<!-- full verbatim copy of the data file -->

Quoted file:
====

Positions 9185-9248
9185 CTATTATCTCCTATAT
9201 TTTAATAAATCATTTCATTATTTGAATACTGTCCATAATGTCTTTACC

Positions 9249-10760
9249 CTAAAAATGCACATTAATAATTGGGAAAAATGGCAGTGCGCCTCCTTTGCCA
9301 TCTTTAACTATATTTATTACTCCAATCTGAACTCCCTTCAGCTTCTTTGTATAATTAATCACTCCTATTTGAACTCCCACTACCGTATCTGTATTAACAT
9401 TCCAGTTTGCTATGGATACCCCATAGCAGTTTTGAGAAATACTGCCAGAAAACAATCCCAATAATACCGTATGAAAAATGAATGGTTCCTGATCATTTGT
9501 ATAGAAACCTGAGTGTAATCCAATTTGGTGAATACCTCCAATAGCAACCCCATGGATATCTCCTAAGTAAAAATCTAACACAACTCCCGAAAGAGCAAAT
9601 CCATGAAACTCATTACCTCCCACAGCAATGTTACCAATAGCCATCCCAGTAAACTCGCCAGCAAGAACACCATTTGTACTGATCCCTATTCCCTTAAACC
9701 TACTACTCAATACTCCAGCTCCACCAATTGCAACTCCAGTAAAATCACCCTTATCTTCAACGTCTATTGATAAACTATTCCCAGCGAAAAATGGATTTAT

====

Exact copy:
Positions 9185-9248
9185 CTATTATCTCCTATAT
9201 TTTAATAAATCATTTCATTATTTGAATACTGTCCATAATGTCTTTACC

Positions 9249-10760
9249 CTAAAAATGCACATTAATAATTGGGAAAAATGGCAGTGCGCCTCCTTTGCCA
9301 TCTTTAACTATATTTATTACTCCAATCTGAACTCCCTTCAGCTTCTTTGTATAATTAATCACTCCTATTTGAACTCCCACTACCGTATCTGTATTAACAT
9401 TCCAGTTTGCTATGGATACCCCATAGCAGTTTTGAGAAATACTGCCAGAAAACAATCCCAATAATACCGTATGAAAAATGAATGGTTCCTGATCATTTGT
9501 ATAGAAACCTGAGTGTAATCCAATTTGGTGAATACCTCCAATAGCAACCCCATGGATATCTCCTAAGTAAAAATCTAACACAACTCCCGAAAGAGCAAAT
9601 CCATGAAACTCATTACCTCCCACAGCAATGTTACCAATAGCCATCCCAGTAAACTCGCCAGCAAGAACACCATTTGTACTGATCCCTATTCCCTTAAACC
9701 TACTACTCAATACTCCAGCTCCACCAATTGCAACTCCAGTAAAATCACCCTTATCTTCAACGTCTATTGATAAACTATTCCCAGCGAAAAATGGATTTAT